If the holidays have you stressed out, take a minute to relax and enjoy this next essay from Charlottesville author Jenny Gardiner -- a remembrance of Christmas and a very special tree.
I’m a sucker for all things Christmas. Always have been. Don’t know if it’s the deluded optimism the season presents, or just a strange affinity for otherwise maudlin songs dressed up as cheerful seasonal chestnuts. Whatever it is, I have always ensured that my family gets into the holiday spirit, starting with finding the perfect Christmas tree.
When I was a kid, the search for the ultimate yuletide tree took us to the nearest gas station: hardly a romantic venue from which to choose the centerpiece of our holiday decor. We’d pile into the station wagon for the three-block drive to Buck’s Esso station, spill out onto the oil-slicked parking lot, mull over three or four already-netted spruce trees, and then dad would haggle down the price. End of story.
Ah, so I was determined to rewrite that tradition with my own family. Early in my marriage, we decided the most festive tree-acquisition could only be achieved by cutting down our own. Because we lived in citified Northern Virginia, the cachet of escaping to the “country” — i.e. the closest remaining patch of farmland untainted by greedy developers — only added to the allure.
But one year, I found myself almost wishing for the chance to just pop down to the local gas station to buy a tree…
That year, my husband and our three children, all under the age of four, trekked to the Clifton Christmas Tree Farm, where awaiting us were candy canes, hot chocolate, homemade wreaths and the typical abundance of pre-fabricated holiday cheer that we craved.
I had whipped my kids into a tree-chopping frenzy, and so they took their task quite seriously. We foraged throughout the whopping half-acre “farm” until we found the perfect tree: seven feet of holiday splendor, as wide as it was tall, perfect to fill our cathedral-ceiling’ed living room and flood us with the Christmas spirit.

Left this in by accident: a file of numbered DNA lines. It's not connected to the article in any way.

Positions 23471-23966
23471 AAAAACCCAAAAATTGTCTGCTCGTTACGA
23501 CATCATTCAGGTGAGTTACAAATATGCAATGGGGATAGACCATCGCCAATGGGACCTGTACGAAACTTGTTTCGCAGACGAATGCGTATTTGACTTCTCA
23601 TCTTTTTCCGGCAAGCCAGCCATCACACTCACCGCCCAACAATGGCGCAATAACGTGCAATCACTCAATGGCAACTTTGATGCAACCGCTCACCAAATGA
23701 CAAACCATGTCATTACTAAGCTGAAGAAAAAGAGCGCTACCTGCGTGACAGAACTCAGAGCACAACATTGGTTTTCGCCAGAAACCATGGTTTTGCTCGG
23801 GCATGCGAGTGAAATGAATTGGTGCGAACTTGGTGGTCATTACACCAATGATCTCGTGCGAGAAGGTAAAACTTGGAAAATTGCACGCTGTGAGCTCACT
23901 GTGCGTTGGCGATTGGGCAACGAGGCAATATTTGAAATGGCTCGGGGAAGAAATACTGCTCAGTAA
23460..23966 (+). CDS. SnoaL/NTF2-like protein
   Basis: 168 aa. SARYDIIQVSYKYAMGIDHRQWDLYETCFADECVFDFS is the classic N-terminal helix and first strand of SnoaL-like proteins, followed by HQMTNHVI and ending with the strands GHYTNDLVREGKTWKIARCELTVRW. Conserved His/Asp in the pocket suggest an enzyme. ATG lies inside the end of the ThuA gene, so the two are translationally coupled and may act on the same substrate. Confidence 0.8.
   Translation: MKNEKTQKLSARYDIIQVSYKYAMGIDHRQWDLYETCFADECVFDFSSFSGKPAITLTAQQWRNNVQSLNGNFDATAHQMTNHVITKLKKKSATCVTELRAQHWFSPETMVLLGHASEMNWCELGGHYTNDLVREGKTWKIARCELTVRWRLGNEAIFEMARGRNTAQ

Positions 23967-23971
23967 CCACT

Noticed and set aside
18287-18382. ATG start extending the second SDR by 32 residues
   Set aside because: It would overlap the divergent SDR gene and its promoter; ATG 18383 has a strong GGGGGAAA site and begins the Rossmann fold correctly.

The older two kids took turns on the ground with the saw while my husband supervised the chopping honors. Their excitement was palpable. We dragged the tree back to the cashier stand where the farmer’s son coiled the netting around our white pine. The kids stood by, sipping hot cider, and petting the farmer’s dog, which had recently wandered over. I was just about to pull up the car to load on the tree, when Fido lifted his leg.
“No!” I shouted in what seemed like slow motion, as a steady stream was released onto our perfect tree.
For a moment we stood, stupefied. But we weren’t about to keep a tree covered in dog wee, so we grabbed the kids’ hands to head back into the wilds to select a new one. Until our kids let us know in no uncertain terms, that this tree was the one, the only. They threw themselves on the ground, flailing and crying, thrashing and moaning, like something from a Greek tragedy. They wanted their special tree, and nothing else would count.
Their wails did not subside until we relented, and agreed to load up the tainted tree.
The farmer found a make-shift bucket, filled it from a nearby stream and doused the offending urine from the tree. We loaded it onto the roof of the car, and went home.
I'm afraid I detached emotionally a bit from the tree that year. Couldn’t quite get over the psychological hurdle of having a tree the dog peed on in my living room. Somehow it clashed with the whole festive notion.
But for my kids, the tree was just about perfect, despite its incumbent flaws. And maybe that’s exactly why I like the holidays so much: because at holiday time, we’re all a little more likely to forgive the small things in order to see the bigger picture.